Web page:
LOUISVILLE, Ky. – A March 27 University of Louisville symposium —“Islamophobia and Race”—will examine rising discrimination against Muslims in the United States manifested in attacks on mosques, a travel ban and a growing number of anti-Muslim organizations.
The free, public event will run from 9 a.m. to 5:30 p.m. in Ekstrom Library’s Chao Auditorium. Parking is available for a fee at the nearby Speed Art Museum garage off Third Street.
UofL’s Middle East and Islamic Studies program organized the event with support from the Louisville-based Snowy Owl Foundation and UofL’s Liberal Studies Project, Commonwealth Center for the Humanities and Society and the anthropology department, all in the College of Arts and Sciences.
Scholars with expertise in law, sociology, anthropology and cultural studies will share their views on topics ranging from the increase in anti-Muslim fringe groups to the racialization of religion since 9/11. Organizers intend for the discussions to appeal to the general public, especially community members from religious, academic, international, nonprofit, civil rights and peace and justice groups.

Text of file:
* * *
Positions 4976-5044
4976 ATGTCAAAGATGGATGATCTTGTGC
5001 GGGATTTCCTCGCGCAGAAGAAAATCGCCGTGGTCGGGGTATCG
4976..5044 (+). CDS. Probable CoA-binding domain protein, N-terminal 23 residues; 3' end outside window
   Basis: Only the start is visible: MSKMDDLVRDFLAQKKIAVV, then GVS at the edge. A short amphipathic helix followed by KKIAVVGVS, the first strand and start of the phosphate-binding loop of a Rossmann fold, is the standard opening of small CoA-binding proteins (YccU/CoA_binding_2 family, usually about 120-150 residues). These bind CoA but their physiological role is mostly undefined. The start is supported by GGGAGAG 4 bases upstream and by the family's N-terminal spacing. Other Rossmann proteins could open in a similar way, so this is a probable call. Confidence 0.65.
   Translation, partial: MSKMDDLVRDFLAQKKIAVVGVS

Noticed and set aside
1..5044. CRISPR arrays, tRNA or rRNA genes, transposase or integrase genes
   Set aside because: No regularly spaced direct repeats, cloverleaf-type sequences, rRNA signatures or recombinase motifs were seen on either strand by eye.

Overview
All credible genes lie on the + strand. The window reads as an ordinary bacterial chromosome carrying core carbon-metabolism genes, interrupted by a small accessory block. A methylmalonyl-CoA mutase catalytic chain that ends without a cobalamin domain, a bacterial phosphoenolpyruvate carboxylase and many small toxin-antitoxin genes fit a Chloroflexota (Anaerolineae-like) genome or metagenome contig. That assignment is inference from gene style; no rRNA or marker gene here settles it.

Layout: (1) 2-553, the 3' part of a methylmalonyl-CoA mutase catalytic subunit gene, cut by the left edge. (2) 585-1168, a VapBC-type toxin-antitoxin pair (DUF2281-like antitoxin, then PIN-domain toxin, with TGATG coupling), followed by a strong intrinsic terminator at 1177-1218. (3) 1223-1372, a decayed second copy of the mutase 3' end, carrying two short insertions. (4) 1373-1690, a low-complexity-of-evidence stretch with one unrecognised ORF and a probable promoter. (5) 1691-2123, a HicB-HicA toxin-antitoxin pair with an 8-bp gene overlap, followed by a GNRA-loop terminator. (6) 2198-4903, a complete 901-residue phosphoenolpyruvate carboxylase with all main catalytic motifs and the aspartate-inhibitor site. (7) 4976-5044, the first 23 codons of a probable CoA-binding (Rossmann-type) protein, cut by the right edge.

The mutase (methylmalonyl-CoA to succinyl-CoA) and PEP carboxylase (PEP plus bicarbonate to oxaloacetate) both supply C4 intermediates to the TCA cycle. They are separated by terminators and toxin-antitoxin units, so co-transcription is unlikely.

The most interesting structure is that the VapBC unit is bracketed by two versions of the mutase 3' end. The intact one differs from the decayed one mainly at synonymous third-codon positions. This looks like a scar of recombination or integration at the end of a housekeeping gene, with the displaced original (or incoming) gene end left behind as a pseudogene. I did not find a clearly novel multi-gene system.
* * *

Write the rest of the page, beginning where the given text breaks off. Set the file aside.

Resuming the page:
Three panel discussions will focus on:
— “Race, Religion and Power: Historical and Contemporary Perspectives” (9:30 a.m.-noon). Speakers will be Sahar Aziz, law, Texas A&M University; Greg Hutcheson, Spanish, UofL; and Junaid Rana, Asian American studies, University of Illinois-Urbana-Champaign.
— “Representations, Mobilizations and the Media” (1:30-3:30 p.m.). Speakers will be Christopher Bail, sociology, Duke University; and Evelyn Alsultany, Arab and Muslim American studies, University of Michigan-Ann Arbor.
— “Islamophobia and Racism on the Ground” (3:45-5:30 p.m.). Speakers will be Donna Auston, anthropology, Rutgers University; and Louise Cainkar, sociology, Marquette University.
For more information, contact Julie Peteet, 502-852-2429 or firstname.lastname@example.org, or Steven Brooke, 502-852-3307 or email@example.com.